Organisers of the Occupy Central movement said they had been seeking support from women and workers but acknowledged it had not been easy.
In recent days the campaign for universal suffrage came under criticism after 10 more professionals stepped forth to back Occupy Central. Critics said the support came as no surprise because some were already known as pro-democracy activists, such as Tony Tsoi Tung-ho, a former radio host and co-founder of the online House News portal.
Speaking on Commercial Radio on Tuesday morning, Reverend Chu Yiu-ming dismissed such criticisms, saying they have been seeking support among women and lower-income workers as well.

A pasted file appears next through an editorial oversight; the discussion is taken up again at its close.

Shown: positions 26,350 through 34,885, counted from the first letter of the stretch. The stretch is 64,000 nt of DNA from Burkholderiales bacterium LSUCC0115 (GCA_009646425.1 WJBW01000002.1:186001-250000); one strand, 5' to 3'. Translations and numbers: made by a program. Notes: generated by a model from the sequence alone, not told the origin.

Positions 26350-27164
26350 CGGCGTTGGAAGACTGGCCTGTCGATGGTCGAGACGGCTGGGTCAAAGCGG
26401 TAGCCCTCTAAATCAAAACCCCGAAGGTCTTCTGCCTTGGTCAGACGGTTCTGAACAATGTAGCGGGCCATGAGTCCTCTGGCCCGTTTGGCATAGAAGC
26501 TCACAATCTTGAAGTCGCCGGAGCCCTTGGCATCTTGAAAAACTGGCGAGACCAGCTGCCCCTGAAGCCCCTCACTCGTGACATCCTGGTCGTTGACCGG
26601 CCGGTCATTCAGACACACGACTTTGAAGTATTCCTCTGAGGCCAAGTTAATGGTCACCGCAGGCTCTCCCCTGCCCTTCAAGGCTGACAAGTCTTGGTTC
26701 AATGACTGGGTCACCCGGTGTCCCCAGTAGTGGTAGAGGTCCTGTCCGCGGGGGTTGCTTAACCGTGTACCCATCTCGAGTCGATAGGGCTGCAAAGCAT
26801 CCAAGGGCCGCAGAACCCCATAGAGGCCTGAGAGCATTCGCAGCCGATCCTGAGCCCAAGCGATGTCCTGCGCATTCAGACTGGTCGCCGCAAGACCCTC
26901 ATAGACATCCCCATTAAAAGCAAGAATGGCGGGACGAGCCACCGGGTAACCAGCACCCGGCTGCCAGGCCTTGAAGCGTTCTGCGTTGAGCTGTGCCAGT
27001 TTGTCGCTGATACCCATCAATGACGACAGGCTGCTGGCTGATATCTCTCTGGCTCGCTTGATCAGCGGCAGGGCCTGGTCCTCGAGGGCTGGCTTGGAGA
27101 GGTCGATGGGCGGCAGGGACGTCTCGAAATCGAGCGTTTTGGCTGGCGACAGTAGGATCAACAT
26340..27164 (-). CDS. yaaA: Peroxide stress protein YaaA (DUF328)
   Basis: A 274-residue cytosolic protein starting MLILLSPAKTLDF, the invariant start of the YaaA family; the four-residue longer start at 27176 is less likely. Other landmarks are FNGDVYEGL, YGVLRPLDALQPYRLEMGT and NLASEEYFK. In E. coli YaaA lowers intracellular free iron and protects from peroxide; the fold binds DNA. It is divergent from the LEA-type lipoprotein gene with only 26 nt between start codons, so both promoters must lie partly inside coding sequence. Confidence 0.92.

“We want new faces to come forth and show support ... and that’s not easy,” Chu acknowledged. “There will be representatives among women and the working class, because we are reaching out to different sectors. They will come forth gradually.”
Chu emphasised that everyone who showed their backing has a story to tell.
Law academic Benny Tai Yiu-ting, another proponent of the movement, said he was not disappointed that public discussion about Occupy Central had cooled recently.
“We cannot go too fast,” Tai said. “It’s just like cooking ... sometimes you have to add some water and let it simmer.”